At a recent meeting of the Alliance of Los Angeles Playwrights, ALAP, a new playwright member wanted to know how other writers scheduled their time to write; did they set up a time each day, or just write ad lib when they had an inspiration - how?

There were about twelve of us at this monthly meeting and the response by everyone was wonderful. It laid out so many different ways a writer works. Here are some - those that I can recall. This discussion led to some other items but I'll not get into that at this time but, rather, stick to the original subject.

We first asked how many of the twelve worked at regular jobs and were surprised to see almost half the group did. A few others had part time or mobile jobs, this latter making their time more flexible along with those who had the luxury of being able to write at any time. However, the beauty of this initial question brought on the following retorts.

One of the playwrights had a full time job, 9 to 5 and came home to his wife, had a bite to eat, talked for a bit and he then sat down at the computer and typed away for a couple of hours until he could no longer focus. He said, "He gets lost in another life, another world." He also writes on the weekend.

Another writer, awakens early, sits down at 6:00 a.m. each day to write for three hours only. No interfering phone calls or having to mess with any other business that early. The writer quits at 9:00 a.m. no matter that he was in the middle of a sentence. He would pick it up on that sentence the next day. After 9:00 a.m, the day was his to do whatever else he wanted to or had to.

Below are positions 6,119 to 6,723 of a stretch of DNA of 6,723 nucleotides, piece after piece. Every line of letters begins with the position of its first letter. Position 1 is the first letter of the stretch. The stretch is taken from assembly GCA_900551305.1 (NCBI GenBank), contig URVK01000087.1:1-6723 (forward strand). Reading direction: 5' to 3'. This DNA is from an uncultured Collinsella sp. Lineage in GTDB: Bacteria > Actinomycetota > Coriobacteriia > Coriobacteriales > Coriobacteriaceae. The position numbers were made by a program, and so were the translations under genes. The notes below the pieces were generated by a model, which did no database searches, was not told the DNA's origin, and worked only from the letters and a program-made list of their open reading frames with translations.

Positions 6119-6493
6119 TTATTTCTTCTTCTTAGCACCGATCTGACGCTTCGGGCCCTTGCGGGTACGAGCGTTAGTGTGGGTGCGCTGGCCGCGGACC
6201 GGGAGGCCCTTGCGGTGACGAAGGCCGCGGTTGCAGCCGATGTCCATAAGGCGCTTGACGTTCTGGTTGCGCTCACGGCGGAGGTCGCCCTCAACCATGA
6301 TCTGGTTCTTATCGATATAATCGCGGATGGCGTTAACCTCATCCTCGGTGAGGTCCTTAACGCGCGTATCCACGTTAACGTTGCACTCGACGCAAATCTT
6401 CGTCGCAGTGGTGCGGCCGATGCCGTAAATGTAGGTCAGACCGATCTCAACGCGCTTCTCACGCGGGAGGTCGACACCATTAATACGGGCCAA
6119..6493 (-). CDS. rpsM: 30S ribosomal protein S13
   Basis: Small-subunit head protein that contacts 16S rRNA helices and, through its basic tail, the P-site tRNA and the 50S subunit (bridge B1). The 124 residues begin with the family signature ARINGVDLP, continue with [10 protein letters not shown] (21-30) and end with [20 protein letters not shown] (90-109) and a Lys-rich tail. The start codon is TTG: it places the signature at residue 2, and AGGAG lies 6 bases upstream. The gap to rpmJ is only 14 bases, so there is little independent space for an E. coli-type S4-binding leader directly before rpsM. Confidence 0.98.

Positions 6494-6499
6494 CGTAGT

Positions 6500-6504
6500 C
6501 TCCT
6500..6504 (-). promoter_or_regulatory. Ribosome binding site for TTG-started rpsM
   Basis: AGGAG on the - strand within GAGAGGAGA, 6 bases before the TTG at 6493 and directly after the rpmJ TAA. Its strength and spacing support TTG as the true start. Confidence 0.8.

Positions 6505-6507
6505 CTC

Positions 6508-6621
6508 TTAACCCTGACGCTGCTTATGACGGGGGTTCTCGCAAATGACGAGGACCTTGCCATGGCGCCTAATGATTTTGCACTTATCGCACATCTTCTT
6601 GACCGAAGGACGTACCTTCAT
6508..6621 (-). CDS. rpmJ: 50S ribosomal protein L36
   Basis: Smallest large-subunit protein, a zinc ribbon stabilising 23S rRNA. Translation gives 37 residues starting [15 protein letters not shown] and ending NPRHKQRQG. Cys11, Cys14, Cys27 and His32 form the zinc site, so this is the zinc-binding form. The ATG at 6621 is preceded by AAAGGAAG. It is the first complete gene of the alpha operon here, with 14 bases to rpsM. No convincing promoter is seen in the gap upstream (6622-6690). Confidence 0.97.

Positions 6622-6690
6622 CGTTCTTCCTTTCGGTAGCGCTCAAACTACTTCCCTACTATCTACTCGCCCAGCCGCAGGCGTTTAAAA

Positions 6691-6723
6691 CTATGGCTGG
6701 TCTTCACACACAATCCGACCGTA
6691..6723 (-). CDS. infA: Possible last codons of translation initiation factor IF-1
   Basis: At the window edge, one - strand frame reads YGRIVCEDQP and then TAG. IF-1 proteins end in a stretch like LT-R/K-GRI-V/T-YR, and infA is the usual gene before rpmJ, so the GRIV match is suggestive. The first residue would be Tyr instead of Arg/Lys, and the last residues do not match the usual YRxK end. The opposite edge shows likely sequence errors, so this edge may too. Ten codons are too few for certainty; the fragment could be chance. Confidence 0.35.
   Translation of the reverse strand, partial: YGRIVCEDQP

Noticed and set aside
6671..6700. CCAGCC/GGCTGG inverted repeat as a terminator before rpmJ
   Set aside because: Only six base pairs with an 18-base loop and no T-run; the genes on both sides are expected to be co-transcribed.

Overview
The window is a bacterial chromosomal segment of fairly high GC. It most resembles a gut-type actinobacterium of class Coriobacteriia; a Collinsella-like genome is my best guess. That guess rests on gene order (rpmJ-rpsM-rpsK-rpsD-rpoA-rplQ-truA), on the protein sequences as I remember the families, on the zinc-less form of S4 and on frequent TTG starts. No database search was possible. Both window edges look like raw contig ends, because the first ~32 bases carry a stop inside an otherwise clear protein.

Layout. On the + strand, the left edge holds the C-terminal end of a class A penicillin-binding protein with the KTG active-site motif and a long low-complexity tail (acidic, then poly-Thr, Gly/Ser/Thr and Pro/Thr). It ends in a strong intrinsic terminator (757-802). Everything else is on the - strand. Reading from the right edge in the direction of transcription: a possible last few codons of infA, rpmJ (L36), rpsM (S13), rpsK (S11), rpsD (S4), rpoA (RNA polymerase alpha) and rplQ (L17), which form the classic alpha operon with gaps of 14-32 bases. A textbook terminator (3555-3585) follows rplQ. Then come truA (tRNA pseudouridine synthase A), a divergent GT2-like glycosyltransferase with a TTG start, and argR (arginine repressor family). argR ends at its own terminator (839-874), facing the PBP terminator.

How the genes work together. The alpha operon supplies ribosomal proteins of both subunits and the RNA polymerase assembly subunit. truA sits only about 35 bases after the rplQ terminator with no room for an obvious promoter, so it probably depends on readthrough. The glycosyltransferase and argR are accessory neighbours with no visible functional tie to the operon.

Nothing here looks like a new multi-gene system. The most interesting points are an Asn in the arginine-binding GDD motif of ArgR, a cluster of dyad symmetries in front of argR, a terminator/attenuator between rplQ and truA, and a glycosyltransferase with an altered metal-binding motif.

Still another writer writes only at late night when no one visits and the phone doesn't ring. He writes until fatigue set in.

There was another gentleman who didn't start working on the body of a play until he developed the characters with which he intended to populate the play. This would give him enough of an idea of the line of the play so that he could start working on it. He would write as many hours as needed until he felt fatigued and stopped until the next inspirational day.

There was another writer who sat down to script five pages a day. Once he reached that number, he had the option of leaving until the next day or, if the inspiration and energy was there, he would continue. But he couldn't quit until he had five pages of script completed ... good, bad or indifferent. Rewriting would clean up everything.

Another writer wrote on weekends only. Period. Banked all his notes and thoughts until then and furiously wrote until ideas stopped flowing or fatigue set in - which ever came first..

One playwright wrote at different times during the day, but made sure to turn his phone off so that he wouldn't be bothered. He also wrote in a room that was far from any door bell. It gave him the quiet he needed to think about and type his words down without interference. And he did most of his thinking about character and story line as he walked about town, tending to some business - the grocer, laundry, gym. People have been known to have passed him with a greeting but when asked about it a week later, the writer had no recollection of having spoken to or heard anyone. Now that's concentration.

A woman who has a part-time job writing for internet publications, writes when she has the time. An hour here, an hour there. She takes notes on small pads for the play on which she is currently working.. She has done that for years and has a stack of notes she can also refer to whenever she needs them as a reference for other plays.

What it all boiled down to was that playwriting uses different strokes for different writers. You find the style that works for you in your situation and stick to it. The most important word that came out of this discussion - persistence. Start it - stay with it until it's finished - in a manner and on a schedule that works for you.




Copyright © 2013 by Gene Lesser